|Wikileaks:||View 01ABUJA2491 at Wikileaks.org|
|Tags:||PREL MASS ASEC NI|
|Redacted:||This cable was not redacted by Wikileaks.|
This record is a partial extract of the original cable. The full text of the original cable is not available.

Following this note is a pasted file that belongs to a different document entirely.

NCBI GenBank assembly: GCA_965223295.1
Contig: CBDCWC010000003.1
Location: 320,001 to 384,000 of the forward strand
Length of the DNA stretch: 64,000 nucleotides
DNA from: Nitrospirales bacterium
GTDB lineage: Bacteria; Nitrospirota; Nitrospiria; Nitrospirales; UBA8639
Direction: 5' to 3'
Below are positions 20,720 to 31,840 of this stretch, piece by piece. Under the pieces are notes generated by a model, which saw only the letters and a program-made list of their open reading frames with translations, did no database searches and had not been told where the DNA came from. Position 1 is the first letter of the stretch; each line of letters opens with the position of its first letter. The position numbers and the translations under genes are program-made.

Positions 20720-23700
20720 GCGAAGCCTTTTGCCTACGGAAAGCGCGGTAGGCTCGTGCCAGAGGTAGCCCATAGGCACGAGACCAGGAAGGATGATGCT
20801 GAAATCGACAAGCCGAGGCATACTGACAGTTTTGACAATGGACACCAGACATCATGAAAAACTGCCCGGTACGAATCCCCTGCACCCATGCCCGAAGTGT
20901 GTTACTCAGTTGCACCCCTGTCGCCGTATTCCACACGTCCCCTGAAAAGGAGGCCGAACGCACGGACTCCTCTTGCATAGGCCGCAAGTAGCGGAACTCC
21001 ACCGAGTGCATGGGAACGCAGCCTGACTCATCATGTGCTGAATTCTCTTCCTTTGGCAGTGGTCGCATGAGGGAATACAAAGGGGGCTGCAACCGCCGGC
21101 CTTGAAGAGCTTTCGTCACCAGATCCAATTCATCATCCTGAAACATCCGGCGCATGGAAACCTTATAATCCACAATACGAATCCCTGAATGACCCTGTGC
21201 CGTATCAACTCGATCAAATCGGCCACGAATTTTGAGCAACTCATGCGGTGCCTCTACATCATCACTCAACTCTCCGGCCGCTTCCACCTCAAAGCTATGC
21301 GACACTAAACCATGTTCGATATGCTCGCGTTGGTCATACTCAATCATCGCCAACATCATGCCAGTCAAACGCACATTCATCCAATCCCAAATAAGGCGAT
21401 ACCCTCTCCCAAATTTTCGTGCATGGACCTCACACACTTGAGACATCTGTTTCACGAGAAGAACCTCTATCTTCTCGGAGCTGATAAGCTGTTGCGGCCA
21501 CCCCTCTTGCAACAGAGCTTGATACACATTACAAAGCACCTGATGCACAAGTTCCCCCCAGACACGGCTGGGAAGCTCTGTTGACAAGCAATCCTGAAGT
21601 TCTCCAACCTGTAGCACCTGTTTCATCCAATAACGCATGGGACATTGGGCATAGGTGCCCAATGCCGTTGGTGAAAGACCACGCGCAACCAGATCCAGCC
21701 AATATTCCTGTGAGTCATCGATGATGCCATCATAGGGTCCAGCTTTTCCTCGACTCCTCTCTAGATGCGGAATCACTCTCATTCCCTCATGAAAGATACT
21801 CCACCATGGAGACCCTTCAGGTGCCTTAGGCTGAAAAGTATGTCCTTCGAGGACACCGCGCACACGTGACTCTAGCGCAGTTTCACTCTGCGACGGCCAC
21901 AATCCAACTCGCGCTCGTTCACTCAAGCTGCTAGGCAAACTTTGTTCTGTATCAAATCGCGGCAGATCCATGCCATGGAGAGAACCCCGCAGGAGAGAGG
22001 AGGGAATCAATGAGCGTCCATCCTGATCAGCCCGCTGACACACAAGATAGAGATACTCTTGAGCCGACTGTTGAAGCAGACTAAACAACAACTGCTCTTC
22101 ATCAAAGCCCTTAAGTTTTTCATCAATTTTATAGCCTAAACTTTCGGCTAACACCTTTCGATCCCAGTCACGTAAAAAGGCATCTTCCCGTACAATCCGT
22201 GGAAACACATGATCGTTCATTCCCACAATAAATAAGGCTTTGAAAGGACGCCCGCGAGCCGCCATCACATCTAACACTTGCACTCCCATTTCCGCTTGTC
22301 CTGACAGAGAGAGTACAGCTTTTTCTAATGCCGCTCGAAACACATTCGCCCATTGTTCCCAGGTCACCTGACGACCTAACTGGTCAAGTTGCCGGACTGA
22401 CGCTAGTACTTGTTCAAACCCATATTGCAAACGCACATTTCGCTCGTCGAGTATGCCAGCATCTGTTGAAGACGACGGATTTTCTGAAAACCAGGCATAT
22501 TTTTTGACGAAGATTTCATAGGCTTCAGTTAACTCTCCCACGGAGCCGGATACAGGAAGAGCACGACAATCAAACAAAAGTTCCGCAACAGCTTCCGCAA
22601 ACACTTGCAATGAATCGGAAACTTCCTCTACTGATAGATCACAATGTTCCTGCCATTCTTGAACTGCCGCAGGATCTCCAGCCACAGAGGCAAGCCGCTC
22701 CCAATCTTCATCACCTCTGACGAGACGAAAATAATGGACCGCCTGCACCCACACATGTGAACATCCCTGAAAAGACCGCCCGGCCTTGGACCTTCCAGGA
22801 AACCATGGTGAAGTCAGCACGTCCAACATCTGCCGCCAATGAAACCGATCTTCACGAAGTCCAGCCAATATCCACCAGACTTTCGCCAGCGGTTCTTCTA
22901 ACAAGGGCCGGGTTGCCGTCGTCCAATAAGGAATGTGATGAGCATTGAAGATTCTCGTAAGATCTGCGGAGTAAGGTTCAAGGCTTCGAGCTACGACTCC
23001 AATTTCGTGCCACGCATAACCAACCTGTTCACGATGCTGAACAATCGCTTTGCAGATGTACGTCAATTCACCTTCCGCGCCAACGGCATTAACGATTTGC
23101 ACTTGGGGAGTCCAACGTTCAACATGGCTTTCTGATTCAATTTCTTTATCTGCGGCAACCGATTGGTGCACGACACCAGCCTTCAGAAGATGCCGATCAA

C O N F I D E N T I A L SECTION 01 OF 02 ABUJA 002491 SIPDIS E.O. 12958: DECL: 09/28/2011 TAGS: PREL, MASS, ASEC, NI SUBJECT: NIGERIA: PRE-DEPLOYMENT ASSESSMENT REF: A. STATE 162318 B. ABUJA 2421 C. ABUJA NI2443 D. IIR 7 800 0307 01 E. IIR 7 800 0297 01 F. ABUJA 2331 G. ABUJA 2477 Classified by CDA Andrews; Reasons 1.5 (d/g) ============ INTRODUCTION ============ 1. (C) Embassy received Ref A request for pre-deployment assessment on 26 September. By this date, deployments for Operation Focus Relief trainers were already well underway, and training had already begun at Birnin-Kebbi (training in Ilorin and Serti is scheduled to begin on 8 October). Additionally, Mission has provided Department with a general security and stability assessment for Nigeria (Ref B) and Mission-wide tripwires (Ref G). However, Embassy gladly provides the following analysis specific to the security of OFR personnel, in the event of a negative public reaction to U.S. action against terrorists. ================== GENERAL ASSESSMENT ================== 2. (C) The likelihood of ethnic or religious unrest in Nigeria in the wake of an eventual U.S. response to the September 11 acts of terror is high. Such unrest would not necessarily be targeted at American individuals or institutions, but American lives and property could be at risk. Tensions here remain elevated following recent events in Jos and Wukari. Demonstrations -- either in favor of or opposing U.S. military actions -- could spark renewed ethno-religious fighting, especially in the Middle Belt, but potentially almost anywhere. Major Muslim religious leaders here have unequivocally condemned the attacks on the U.S. However, many Muslims will be angered over any U.S. reprisal attack that affects fellow Muslims, especially if there are significant civilian casualties. Some Muslims can be expected to stage protests, as they did during the Gulf War and following our reprisals for the Embassy bombings in 1998. The GON is willing to protect U.S. diplomats and installations in Abuja and Lagos, but its ability to do so is not unlimited. Outside of Abuja and the Lagos Islands, the GON's means of controlling civil unrest are even less robust. Recently, the GON has managed to quell serious unrest in Jos only with the assistance of the military, and then after a substantial loss of life. 3. (C) The Nigerian military is not seen as an effective institution. Due to a long history of harsh military rule, the military is viewed by most of the population with suspicion. However, when civil unrest occurs in Nigeria, at-risk populations regularly flee to military bases to seek protection from this ethnically and religiously mixed (and armed) institution. The military has historically welcomed onto its bases and protected these fleeing populations. While rioters may overrun police stations, they steer clear of major military installations. Therefore, unrest is not likely to threaten military bases, but bases could be faced with streams of displaced persons seeking protection. 4. (C) Based on planning for force protection, all OFR personnel, with the exception of 3rd Group LNOs who work out of the Embassy and live in an Abuja hotel, live on or next to Nigerian military installations. As noted above, general unrest in Nigeria is unlikely to move against military installations in a threatening manner. Therefore, unrest, whether caused by ethnic tensions or a reaction to a U.S. response against terrorists, OFR personnel are most secure on the Nigerian military bases where they live and work. DATT, as COR for OFR P3, recently garnered additional resources from the Department of State for force protection at the bases, and has instructed PA&E to begin the installation of additional force protection measures. 5. (C) The Nigerian military began to take immediate steps to provide additional force protection to OFR sites after the event of September 11, in some cases adding additional security without requests being made. The military is also working to provide other types of additional force protection support to 3rd Group personnel (Ref D). ============================ LOCATION SPECIFIC ASSESSMENT ============================ 6. (C) FOB ABUJA: FOB Abuja is located at a Nigerian Air Force installation within walking distance of Nnamdi Azikiwe International Airport. There are no large population centers near the base, and while the OFR base can be seen from the airport road, visibility is largely obscured by a long row of trees, a cement wall and other protection measures such as containers. Because of the high amount of traffic in and out of the FOB (due to its nature as a command center) and its location near the airport, the FOB does have a higher profile than the other bases. However, the Nigerian military has augmented its protection detail at the base. 7. (C) BIRNIN-KEBBI: PolMilOff and DATT have had several conversations with Kebbi Governor Mohammed Aleiro regarding OFR and Mission concerns for the well-being of OFR personnel in Kebbi State (Refs E and F). His assurances have been significant. Kebbi State is sparsely populated, and has not in the past been the site of any demonstrations of note. The U.S. temporary base camp is located on the Nigerian military base and is remote from the town of Birnin-Kebbi. 8. (C) ILORIN: Ilorin is politically restive, but this is an ethnically-driven issue. The U.S. camp is toward the rear of a Nigerian Army Base that is not close to the town. 9. (C) SERTI: The base in Serti is extremely isolated and not located near any population centers of note. While Taraba State has suffered bouts of ethnic conflict, Serti itself has been tranquil. 10. (C) SAFEHAVEN: In the unlikely event of forced evacuation from a U.S. temporary base, OFR personnel would move to Abuja to the FOB. Depending on the situation, the personnel would be moved by MI-8 helicopter (there is one MI-8 helicopter stationed at each base) and/or road convoy. 11. (U) This message was cleared with 3rd Group Battalion Commander LTC Sherwood. Andrews